A lot or a little?
The parents' guide to what's in this movie.
What parents need to know
Parents need to know that Coffee & Kareem aims for laughs at the inappropriateness of a 12-year-old's graphic profanity and obnoxious behavior, as well as at the stupidity and ineptitude of its adult players. Viewers will see top-to-bottom excessive violence: gunfights, deaths, point-blank shootings, car chases, abductions, savage beatings, narrow escapes. The boy is frequently in danger. Both men and women engage in the brutality. A boy accuses a parental figure of sexual abuse, including rape (meant to be ridiculously funny). There's continuous explicit language: countless uses of "f--k," "d--k," "p---y," "s--t," "penis," "bitch," along with multiple references to anal sex. In addition, there are gay jokes and racial jokes, and the "N" word is heard in the rap music score. Drug cartels, drug-dealing, and drug use are at the heart of the plot. Cocaine is ingested, as are unidentified pills. The adult hero gets high. This movie, with its "kid-friendly" premise -- a boy and man bond during a high-stakes adventure -- is definitely not for kids.
- Parents say
- Kids say
What's the story?
James Coffee (Ed Helms), a bumbling police officer (in fact, the laughingstock of his precinct), is in love with Vanessa Manning (Taraji P. Henson) in COFFEE & KAREEM. The only thing standing between them is Vanessa's son, Kareem (Terrence Little Gardenhigh). At 12, Kareem is incorrigible. A menacing rap wannabe, the boy swears outrageously, talks a good game about gangs and violence, and hates even the idea of James Coffee. When Kareem visits a notorious criminal (RonReaco Lee), hoping to have him scare off his mother's suitor, the boy is an unexpected witness to a killing, a point-blank murder he films on his phone. Now the target of a brutal gang of drug dealers, corrupt cops, and vicious killers, Kareem's only hope is the man he wanted out of his life.
Is it any good?
Working with a worn-out premise, repellent characters, brutal violence, and continuous profanity, this movie is a prime example of farce, in this case, "low" comedy that hits rock bottom early on. Ed Helms, who is also credited as a producer, relishes his role as an incompetent bonehead, but it's a real contest between him and an obnoxious 12-year-old for both screen time and laughs that don't land. Everything and everybody is exaggerated: Victims are riddled with bullets, the savage fight scenes go on longer after the conquered would be pulp. And it's all meant to be funny.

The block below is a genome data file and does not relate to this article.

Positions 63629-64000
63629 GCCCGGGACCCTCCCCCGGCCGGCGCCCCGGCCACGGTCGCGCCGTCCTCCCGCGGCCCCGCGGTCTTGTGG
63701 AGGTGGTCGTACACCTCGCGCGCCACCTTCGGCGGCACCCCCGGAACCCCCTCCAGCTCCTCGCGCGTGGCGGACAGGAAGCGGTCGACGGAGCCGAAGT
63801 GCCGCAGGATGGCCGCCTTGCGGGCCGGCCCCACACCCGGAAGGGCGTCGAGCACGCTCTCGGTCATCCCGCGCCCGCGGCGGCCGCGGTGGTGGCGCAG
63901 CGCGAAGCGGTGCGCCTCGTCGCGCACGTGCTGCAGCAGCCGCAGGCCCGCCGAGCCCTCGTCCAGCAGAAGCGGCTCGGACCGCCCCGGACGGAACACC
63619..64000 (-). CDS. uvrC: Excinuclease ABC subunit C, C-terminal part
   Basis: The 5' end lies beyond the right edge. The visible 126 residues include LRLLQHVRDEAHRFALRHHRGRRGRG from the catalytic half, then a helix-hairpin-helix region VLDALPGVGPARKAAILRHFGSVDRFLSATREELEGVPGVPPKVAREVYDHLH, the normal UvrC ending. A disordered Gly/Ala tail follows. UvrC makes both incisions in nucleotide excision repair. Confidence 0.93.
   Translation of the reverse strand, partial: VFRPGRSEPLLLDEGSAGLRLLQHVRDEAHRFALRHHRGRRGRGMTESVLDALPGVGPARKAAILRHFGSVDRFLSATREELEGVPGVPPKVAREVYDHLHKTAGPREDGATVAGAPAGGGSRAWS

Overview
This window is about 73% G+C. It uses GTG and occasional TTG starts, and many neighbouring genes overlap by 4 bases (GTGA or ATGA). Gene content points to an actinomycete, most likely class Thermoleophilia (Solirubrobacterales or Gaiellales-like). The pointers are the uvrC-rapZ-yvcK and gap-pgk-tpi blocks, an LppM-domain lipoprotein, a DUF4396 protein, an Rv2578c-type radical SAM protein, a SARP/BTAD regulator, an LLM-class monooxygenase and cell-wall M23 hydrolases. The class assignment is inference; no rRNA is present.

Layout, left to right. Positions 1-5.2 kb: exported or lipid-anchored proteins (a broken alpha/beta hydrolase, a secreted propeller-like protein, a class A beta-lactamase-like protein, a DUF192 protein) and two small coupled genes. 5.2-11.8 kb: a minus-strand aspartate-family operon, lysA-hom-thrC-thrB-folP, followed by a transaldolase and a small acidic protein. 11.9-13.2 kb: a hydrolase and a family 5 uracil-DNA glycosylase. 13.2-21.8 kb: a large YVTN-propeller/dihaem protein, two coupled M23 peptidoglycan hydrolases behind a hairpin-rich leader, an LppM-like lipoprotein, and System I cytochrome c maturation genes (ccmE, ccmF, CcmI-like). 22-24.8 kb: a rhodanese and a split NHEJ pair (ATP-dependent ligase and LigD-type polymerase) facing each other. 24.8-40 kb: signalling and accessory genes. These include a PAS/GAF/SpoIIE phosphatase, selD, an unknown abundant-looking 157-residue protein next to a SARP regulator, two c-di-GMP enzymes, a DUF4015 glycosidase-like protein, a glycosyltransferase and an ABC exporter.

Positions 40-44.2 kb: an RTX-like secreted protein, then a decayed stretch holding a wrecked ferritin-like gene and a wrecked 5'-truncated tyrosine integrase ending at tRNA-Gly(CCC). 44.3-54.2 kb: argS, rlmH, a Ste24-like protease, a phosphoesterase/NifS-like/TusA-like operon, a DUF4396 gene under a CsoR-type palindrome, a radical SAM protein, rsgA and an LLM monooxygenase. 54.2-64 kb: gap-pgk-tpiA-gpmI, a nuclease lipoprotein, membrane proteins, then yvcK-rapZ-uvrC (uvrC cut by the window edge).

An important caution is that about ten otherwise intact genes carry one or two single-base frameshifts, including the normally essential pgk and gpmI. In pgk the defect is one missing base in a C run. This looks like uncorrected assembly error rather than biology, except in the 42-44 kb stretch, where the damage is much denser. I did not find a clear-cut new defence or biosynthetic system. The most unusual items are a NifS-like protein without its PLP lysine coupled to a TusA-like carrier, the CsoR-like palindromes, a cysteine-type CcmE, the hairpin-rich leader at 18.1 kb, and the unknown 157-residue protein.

On a positive note, at least a few of the action sequences in Coffee & Kareem are well shot. Other than that, there are a few funny moments, and Betty Gilpin's performance as a depraved police officer is so unhinged that it works.
Talk to your kids about ...
Families can talk about the extreme profanity in Coffee & Kareem. The filmmakers attempt to get laughs from Kareem's language. Did you think the inappropriateness of his swearing is funny? How much is too much? When, if ever, did it get repetitive for you? How does your family deal with the kids' cursing? Adults'?
Think about the extreme violence in the film. Do you respond differently to comic violence than you do to serious, realistic violence? How does each type of violence make you feel? Why is it important to be aware of the impact of media violence on kids? Do you think the fact that the violence is comic makes a difference for kids?
Who were you rooting for in Coffee & Kareem? Were the characters likable in spite of being so outrageous? What positive character traits can you attribute to Kareem? To Coffee?
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